Tips for Trekking in Sapa
Sapa is the flagship destination for trekking in Northern Vietnam. Former climatic spa of the colonial period located at 1500 meters above sea level, Sapa is the gateway to the mysterious world of ethnic minorities and grandiose landscapes of rice terraces. Here are some tips for hiking in Sapa:
Sapa is the flagship destination for trekking in Northern Vietnam. Former climatic spa of the colonial period located at 1500 meters above sea level, Sapa is the gateway to the mysterious world of ethnic minorities and grandiose landscapes of rice terraces.
Being a border town of Lao Cai province in the northwestern region of the country, Sapa is considered the best trekking spot in Vietnam. Here is the roof of Indochina (Mount Fansipan, 3143 m high), belonging to the Hoang Lien Son mountain range, the eastern part of the Himalayas. Sapa is a tourist development and has had many successes in recent years. To go to Sapa, we usually take the train or the Hanoi – Lao Cai highway since 2014.
We have developed different hiking routes to fit all types of walking level. But for each of them it’s the same pleasure for the eyes: spectacular rice terraces, bamboo and pine forests, women bent in two in rice paddy rice, men to maneuver with their buffalo for the plowing, steep villages that are reached by suspended bridges.
Here are some tips for hiking in Sapa:
– Hire a guide
There are whole day hikes and even half-day hikes (like Cat Cat Village) that you might want to try on your own, however, if you want to spend a few days experimenting in the hill, we recommend hiring a local guide who is familiar with the terrain, climate changes, and the best viewing spots. Most of the guides are local and they speak English very well, so know that you are giving back to the local community when you book a trekking guide!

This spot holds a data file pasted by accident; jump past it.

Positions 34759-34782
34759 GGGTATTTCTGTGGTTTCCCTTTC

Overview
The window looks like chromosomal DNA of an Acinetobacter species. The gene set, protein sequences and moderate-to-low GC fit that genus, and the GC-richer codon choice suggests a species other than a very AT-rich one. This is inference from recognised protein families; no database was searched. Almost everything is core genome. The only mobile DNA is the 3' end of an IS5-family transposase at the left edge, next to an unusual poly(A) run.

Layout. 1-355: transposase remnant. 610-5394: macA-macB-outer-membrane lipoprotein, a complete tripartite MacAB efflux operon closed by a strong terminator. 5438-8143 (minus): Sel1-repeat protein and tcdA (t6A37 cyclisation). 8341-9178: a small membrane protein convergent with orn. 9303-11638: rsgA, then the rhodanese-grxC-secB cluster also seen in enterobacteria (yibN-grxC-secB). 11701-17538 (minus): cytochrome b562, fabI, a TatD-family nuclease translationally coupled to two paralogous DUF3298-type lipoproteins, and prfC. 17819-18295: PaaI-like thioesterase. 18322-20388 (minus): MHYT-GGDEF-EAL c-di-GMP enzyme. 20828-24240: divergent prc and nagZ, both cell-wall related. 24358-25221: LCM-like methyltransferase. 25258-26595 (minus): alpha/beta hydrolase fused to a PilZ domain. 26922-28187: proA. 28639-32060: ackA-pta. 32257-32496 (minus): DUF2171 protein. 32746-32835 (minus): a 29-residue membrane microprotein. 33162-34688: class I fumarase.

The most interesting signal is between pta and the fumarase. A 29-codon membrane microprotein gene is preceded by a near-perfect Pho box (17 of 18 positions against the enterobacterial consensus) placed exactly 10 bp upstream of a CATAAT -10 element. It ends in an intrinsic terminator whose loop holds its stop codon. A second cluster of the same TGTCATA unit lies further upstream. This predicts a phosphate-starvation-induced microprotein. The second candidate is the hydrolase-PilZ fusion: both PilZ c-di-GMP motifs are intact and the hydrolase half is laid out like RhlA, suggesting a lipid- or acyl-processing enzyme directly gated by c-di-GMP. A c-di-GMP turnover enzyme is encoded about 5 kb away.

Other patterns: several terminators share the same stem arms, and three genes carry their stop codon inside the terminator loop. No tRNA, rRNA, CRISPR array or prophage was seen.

– Pack light
In our personal experience, towels and sheets were not needed. The accommodations arranged by a small family-run guest house. It was a bit of an open concept with lots of mattresses lined up side by side and a mosquito net above, but you’ll have to clean bed sheets, warm blankets for the night, and clean towels. This has really been all you need. I saw some people lugging their own sleeping bags and heavy packages with who knows what … you really do have to.
– Good shoes
The local guide will take you to “off the beaten track”, very literally. There are times when you can climb the mountain on all fours, jump through the ditches, and have our bodies whipped by the branches as if you were cutting through a bamboo forest. It will be demanding and you will want good shoes. Outside of the runners, you can buy a pair of flip-flops to wear at the end of the day – your feet may be tired and want some room for maneuver after a long day of hiking!
– Bring the snack and enough water
There will be stops for lunch and dinner, but you have no control over these times. Well, in fact, you can walk faster, get to the next village early with a restaurant, but if you can do the rest of your group go faster, that’s another question … Bring some snacks and save yourself from suffering … Yes, triple the water! You will be thirsty, and you will consume more water than a camel. It is a horrible feeling to realize that you have just drunk the last drop of water and there is still another 2 hours of walking. You can pass some makeshift stands selling water as you get closer to the cities, so I’m not saying you’re going to die of thirst, just that it might be some terrible time until you get a drink. ..
– And finally, do not forget your camera!
The landscape of Sapa and the surrounding area are beautiful, so you’ll want to make sure you bring your camera and that the battery is fully charged. The local guides are very friendly and will allow you to take a lot of photo breaks every time you come on a hill or reach another point of observation. The photos of Sapa are still some of favorite for Vietnam travelers!